Weekend Update – December 28, 2014

A week ago, it seemed as perhaps the President of Russia, Vladimir Putin was the cause for the sudden turnaround in market fortunes and was the giver of the gift that we had all been expecting this December.

His relative calm demeanor and reasonable words surrounding the sudden collapse of the Ruble and surging interest rates helped to put an equally sudden stop to market fears.

Thank you, Vladimir, but what have you done for us lately?

At least, even with his finger pointing, there hasn’t been any saber rattling and no new obligatory face saving demonstrable shows of bravado on the international front. At least, not yet, but it can get awfully cold in Russia this time of the year. Luckily for them, heating fuel is unusually inexpensive right now, although maybe not so much in Ruble terms.

Fortunately, it seems that there may be others willing to take up the mantle of prodding our markets forward when challenges appear, although it’s not very likely that they would want to do anything to lend us a helping hand or be part of the gift giving.

For the purists, there are still a steady stream of economic reports that can move markets depending on what kind of lens is used to interpret the data. Global personalities playing global games are just ephemeral distractions, even though a day old key economic report is also just as quickly forgotten when the next day’s, often contradictory report, is released.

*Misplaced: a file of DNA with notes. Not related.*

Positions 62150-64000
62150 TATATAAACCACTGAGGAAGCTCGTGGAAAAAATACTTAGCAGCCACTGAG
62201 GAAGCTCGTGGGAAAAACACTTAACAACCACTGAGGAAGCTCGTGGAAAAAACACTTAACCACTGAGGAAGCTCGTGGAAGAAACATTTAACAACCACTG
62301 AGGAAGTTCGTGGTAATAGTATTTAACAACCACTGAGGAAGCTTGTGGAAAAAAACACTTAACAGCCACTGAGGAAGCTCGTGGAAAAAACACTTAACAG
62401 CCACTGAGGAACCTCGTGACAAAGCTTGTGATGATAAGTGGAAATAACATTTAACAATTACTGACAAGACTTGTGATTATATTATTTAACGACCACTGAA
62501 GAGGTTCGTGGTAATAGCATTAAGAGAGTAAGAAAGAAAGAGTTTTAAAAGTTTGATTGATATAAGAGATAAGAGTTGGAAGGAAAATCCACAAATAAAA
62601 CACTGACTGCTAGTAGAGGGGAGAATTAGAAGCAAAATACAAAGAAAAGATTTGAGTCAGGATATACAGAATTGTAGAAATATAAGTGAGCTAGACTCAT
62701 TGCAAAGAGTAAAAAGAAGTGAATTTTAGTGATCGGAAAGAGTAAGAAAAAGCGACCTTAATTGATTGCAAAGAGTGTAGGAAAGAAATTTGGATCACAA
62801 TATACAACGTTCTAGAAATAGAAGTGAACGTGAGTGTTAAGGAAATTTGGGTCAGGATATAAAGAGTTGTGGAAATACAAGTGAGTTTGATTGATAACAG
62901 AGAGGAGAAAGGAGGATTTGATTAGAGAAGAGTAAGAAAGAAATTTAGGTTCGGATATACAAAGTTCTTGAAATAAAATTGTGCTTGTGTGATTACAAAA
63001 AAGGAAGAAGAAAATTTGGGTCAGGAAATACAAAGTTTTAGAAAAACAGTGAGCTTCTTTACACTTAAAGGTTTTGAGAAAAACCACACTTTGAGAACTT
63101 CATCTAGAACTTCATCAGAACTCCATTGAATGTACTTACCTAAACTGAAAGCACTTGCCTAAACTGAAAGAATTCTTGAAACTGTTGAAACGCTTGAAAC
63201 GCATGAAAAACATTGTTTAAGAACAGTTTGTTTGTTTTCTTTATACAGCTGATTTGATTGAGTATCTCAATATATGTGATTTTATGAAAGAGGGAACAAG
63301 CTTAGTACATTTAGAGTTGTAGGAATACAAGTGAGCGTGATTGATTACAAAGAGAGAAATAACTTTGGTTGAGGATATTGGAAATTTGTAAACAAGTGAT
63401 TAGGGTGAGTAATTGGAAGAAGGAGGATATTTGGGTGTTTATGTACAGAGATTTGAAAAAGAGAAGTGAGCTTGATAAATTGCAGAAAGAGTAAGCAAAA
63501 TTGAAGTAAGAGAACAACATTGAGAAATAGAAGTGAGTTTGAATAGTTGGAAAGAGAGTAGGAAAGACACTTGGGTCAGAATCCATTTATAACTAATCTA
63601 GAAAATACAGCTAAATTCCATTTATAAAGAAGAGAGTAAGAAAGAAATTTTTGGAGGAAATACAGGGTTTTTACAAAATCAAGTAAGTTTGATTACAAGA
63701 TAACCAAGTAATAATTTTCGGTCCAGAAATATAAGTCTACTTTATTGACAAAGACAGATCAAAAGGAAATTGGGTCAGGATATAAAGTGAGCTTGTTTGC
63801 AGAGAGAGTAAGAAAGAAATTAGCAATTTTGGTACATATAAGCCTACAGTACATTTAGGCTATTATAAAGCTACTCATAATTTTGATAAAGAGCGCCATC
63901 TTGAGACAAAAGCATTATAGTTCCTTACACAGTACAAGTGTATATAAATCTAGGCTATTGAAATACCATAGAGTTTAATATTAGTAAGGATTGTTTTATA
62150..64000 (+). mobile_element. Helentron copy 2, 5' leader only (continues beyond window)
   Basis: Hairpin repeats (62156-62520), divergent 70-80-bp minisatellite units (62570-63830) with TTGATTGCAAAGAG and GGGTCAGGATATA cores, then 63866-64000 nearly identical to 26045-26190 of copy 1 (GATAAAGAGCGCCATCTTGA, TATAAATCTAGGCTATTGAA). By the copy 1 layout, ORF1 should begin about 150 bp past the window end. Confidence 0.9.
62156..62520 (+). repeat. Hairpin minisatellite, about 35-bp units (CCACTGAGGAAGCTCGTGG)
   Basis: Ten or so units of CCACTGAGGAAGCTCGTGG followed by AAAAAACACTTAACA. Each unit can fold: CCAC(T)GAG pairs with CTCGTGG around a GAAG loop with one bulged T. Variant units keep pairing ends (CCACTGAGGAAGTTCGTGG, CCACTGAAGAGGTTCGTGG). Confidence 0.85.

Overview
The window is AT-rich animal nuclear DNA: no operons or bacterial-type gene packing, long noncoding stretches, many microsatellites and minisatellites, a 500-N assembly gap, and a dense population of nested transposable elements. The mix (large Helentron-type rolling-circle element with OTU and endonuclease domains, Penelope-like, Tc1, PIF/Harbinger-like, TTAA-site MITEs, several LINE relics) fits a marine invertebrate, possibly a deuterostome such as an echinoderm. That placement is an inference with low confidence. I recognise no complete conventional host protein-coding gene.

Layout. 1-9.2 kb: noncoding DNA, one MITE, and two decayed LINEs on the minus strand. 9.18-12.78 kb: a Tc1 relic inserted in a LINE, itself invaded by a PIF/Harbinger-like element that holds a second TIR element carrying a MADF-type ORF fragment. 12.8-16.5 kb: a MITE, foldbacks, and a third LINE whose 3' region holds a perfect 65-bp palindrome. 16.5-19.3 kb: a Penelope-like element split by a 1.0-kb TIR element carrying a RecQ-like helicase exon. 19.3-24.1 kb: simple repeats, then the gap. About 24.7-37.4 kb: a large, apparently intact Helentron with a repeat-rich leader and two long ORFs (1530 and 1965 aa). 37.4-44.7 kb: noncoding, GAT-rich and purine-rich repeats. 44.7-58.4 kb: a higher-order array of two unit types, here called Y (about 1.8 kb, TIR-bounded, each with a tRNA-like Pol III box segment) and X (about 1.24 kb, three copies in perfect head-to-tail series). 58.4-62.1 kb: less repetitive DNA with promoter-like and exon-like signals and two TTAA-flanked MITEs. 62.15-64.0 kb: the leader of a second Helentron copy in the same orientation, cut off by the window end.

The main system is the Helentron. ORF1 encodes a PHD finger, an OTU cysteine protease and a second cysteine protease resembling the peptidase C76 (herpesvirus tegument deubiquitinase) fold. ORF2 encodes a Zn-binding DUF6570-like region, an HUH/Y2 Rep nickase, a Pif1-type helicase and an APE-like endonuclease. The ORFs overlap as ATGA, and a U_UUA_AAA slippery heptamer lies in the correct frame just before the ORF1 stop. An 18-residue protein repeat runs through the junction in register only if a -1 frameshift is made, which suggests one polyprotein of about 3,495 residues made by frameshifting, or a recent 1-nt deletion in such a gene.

Then it’s just a question of “what report have you delivered to me lately?”

Everyone should have expected good news coming from this week’s GDP report as the first glimpses of the impact of lower energy prices were revealed. That’s especially the case as 70% of GDP is said to be comprised of consumer spending and most everyone you know feels more wealthy. That’s not because of any great stock market rally but because of falling energy prices. Despite hitting a new record high an average of once each week in 2014 for most people that’s not where the feeling of wealth has come from this year.

The market still rallied in surprise. It was a case of good news being interpreted as good news, the way most normal people would have interpreted it.

What we can now await is the next GDP report which comes the morning after the next FOMC Statement release in January. Being data driven, it may be reasonable to expect that the FOMC may look at the initial data streams reflecting increasing consumer activity and GDP growth and throw “patience” out the window.

Then, we will simply be at the mercy of the lenses that decide whether that news is good or bad for markets as interest rate increases may seem to be warranted sooner than the last FOMC Statement led us to believe.